In the Home Stretch...and then...

Last Wednesday, June 25 was just a regular day.  Todd and I had been basking in the excitement of knowing our boys would be home in just another 6-8 weeks.  We were finally ending the “wait.”  Everything seemed uphill from here.  And then I got the email with the subject line, “Wendy is very sick.”

I was at my favorite coffee shop with a dear friend.  Todd was in London for work.  He had not slept for 24 hours because of traveling, and it was now bedtime in England, but I awoke him to ask with confusion and panic, “What do we do?!”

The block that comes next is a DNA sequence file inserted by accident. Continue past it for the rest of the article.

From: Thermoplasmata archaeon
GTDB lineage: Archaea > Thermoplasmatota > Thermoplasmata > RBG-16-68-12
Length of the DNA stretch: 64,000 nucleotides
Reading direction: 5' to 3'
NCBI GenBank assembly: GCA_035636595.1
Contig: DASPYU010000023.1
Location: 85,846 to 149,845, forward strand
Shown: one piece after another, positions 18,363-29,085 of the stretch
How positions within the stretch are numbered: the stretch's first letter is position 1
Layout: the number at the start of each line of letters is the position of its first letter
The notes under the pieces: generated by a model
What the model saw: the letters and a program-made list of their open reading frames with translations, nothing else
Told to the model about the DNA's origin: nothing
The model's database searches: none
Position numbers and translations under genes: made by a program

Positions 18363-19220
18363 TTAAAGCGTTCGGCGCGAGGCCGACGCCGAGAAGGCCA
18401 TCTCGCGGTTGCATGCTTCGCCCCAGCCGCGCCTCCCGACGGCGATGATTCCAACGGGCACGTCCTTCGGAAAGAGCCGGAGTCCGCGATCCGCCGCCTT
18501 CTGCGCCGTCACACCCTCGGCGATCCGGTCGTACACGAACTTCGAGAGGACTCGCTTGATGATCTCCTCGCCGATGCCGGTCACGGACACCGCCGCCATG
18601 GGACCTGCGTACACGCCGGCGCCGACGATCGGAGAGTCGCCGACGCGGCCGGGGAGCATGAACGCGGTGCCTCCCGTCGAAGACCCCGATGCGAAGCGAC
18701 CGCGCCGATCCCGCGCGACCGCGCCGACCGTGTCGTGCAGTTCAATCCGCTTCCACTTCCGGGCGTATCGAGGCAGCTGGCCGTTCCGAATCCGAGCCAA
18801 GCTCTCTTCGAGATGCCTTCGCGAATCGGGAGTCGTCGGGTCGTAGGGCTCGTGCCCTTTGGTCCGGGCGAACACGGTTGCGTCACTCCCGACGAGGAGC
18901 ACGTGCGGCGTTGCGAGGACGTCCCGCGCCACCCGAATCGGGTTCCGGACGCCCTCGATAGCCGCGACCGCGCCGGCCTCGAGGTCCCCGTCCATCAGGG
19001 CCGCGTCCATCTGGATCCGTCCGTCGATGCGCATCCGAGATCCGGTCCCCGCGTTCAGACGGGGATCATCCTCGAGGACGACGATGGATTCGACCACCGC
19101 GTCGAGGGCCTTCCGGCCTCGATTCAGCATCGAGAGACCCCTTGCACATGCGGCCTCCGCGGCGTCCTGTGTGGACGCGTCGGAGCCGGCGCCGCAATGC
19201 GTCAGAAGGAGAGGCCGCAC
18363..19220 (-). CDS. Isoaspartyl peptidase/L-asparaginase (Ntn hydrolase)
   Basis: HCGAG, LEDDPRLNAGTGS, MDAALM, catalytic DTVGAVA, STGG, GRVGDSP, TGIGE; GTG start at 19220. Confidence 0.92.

We both started making calls, and through an American friend in Haiti we were able to connect with a hospital run by American doctors who were able to see him right away.  We waited for answers while also feeling so helpless – all of us in 3 different countries wondering what to do next.  His diagnosis was a ruptured appendix.  They removed his appendix, repaired his intestines that had become damaged, and for several days following surgery drained toxic fluids from his abdomen and kept him on antibiotics while monitoring for any infection.  Our visas are currently being expedited because of this medical situation, but we still have no way to know for sure how soon that will be.  We struggled with decisions. Should one of us go be with him right now?  And then do we just stay until we get our visas?  Or do we go be with him, come back home when he’s out of the hospital, and go back when we have visas? Or do we just pray and wait?   Without knowing when those visas will come, we face the uncertainty of days/weeks of being there in Haiti waiting. Logistically and financially we decided to wait until we have word of visas.  And it was especially helpful to know Wendy was recovering so beautifully and doing well.  But we still struggle with this decision.  Was it the RIGHT one?  Is there a RIGHT one?  Oh, the shame I have felt as a mother.